In order to determine the friability or shatterability of the core after casting, we have evolved a test comprising heating a 1" cube of the core to be tested in a substantially closed container in a muflle oven to 1750 F. for minutes. Temperature measurements in cores used in actual casting of iron and steel indicated that this is fairly representative of the heating to which cores are usually exposed during casting. The heated cube is allowed to cool and is then placed on a steel plate. A flat cover of steel,

and a plunger of 100 gr. weight is allowed to drop onto the cover from a height of exactly 4 cm.

The number of impacts required to shatter the test piece is an indication of its friability. Comparison with foundry tests have proven that a .friability of 12 impacts represents the upper practical limit, and that for satisfactory friability the number of impacts causing shatterin should be- 6 or less by the above shatter test.

Cores made of sand, silicate solution and asphalt, in order to meet the above requirements 7 of cross bending strength and shatterability must have compositions within very narrow limits. These limits are shown in the attached drawings. which represent composition of graphs, Figure 1 showing the composition of the sand mix used for molding the cores, in terms of volume per cent cores after casting of the metal.

Referring to Figure 1, on the ordinate of the graph.is plotted the content of silicate solution in the sand mix, the content being expressed for convenience in volume per cent of a 40 B. sodium silicate solution contained in the total sand mixture, the average sand used in core making having an apparent density of 1.55. 9n the abscissa is indicated the volume per cent of asphalt emulsion in the binder which consists of 40? B. sodium silicate solution-and asphalt emulsion, added to the dry sand, the emulsion containing 60% bitumen. Curves l-S bending upward indicate the cross-bending strength by the American Foundry Association test hereinbefore described, of cores baked under optimum conditions and in the absence of acidic gases. Curves marked 4-6 respectively stand for the shatterabllity of the cores after casting, in terms of the described shatter test. Curve I connotes the moldability limit of the sand mix imposed by I foundry practice, and also having a shatterability straight line:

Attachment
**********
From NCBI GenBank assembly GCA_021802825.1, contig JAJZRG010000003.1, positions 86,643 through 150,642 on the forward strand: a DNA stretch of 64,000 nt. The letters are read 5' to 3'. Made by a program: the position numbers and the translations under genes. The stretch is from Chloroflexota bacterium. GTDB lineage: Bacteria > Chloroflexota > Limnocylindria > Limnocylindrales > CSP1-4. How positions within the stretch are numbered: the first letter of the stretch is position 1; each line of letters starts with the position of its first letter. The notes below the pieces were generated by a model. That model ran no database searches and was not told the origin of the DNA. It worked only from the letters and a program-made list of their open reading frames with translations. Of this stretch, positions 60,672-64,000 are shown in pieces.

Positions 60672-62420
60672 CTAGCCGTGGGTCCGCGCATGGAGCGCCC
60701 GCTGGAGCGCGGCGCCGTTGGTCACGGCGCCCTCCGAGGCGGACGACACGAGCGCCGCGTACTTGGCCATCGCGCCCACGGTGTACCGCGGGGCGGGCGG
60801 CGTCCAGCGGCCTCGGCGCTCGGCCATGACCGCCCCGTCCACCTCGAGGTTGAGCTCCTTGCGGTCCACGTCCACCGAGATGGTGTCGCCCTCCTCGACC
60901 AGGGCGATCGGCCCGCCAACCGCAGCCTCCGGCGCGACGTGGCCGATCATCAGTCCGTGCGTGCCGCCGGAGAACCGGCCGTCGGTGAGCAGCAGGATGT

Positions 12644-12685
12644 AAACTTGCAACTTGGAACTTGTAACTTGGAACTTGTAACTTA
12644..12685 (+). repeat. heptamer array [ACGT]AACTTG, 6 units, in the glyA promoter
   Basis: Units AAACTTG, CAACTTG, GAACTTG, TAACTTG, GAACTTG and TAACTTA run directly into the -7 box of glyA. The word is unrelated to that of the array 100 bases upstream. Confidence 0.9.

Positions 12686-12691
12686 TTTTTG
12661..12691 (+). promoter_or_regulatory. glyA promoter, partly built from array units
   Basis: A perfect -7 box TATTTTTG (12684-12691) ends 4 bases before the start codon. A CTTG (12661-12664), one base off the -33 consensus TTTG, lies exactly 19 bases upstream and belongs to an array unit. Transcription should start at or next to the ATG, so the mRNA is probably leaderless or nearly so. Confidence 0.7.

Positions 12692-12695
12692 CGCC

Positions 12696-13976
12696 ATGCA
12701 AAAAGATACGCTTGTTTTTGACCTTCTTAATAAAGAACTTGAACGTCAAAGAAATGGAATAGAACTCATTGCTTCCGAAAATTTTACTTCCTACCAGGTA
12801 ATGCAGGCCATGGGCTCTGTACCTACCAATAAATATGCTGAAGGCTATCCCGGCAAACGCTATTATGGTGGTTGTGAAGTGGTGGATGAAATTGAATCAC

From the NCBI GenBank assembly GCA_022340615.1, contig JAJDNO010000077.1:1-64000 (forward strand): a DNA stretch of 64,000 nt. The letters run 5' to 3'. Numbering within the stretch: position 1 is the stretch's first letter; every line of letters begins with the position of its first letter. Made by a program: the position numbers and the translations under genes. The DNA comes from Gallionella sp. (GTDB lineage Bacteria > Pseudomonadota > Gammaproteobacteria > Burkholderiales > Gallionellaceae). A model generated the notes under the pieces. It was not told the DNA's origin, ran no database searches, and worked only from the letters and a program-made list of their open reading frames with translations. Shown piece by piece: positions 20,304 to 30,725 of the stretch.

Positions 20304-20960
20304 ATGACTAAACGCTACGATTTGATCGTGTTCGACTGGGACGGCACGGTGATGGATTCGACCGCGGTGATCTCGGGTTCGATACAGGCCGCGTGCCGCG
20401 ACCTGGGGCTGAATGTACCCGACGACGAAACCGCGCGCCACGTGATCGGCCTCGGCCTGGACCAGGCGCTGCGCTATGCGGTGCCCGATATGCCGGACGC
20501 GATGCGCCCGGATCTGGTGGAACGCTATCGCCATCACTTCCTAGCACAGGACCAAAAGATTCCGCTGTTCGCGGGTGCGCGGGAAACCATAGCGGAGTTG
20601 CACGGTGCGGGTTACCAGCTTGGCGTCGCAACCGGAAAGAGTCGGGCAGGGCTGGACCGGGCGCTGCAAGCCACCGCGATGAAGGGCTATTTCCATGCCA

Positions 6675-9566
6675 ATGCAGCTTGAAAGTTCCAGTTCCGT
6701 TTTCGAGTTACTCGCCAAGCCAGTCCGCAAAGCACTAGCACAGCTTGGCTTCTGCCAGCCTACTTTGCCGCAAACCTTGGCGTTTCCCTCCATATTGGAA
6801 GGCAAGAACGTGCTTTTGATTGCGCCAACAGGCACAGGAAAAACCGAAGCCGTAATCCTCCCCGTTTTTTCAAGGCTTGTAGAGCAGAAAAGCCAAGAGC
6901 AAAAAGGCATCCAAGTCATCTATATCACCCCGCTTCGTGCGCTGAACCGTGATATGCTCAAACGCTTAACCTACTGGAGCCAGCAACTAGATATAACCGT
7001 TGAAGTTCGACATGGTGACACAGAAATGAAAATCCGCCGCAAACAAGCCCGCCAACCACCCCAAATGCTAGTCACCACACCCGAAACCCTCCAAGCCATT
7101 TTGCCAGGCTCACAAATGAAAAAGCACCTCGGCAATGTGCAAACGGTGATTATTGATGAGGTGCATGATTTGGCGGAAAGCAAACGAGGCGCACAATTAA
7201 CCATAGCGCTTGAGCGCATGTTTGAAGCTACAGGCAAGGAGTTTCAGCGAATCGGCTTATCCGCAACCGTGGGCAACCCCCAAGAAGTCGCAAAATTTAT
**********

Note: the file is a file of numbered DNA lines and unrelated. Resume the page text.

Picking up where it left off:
the maximum permissible content of liquid. normally equal to 17% by volume as stated earlier. It will be observed that the composition of sand mixes which are suitable for cbre making fall within an area on the plot enclosed between the ordinate and the curves I, I and 4. If any one of the limitations, for which these curves stand, are transgressed, the resulting core will be unsatisfactory. A preferred area is enclosed by curves 2 and 5, compositions represented by this area giving cores having a fair margin of safety in the cross bending strength, should baking conditions be other than optimum as is the rule in which insures easy removal of the core from the casting.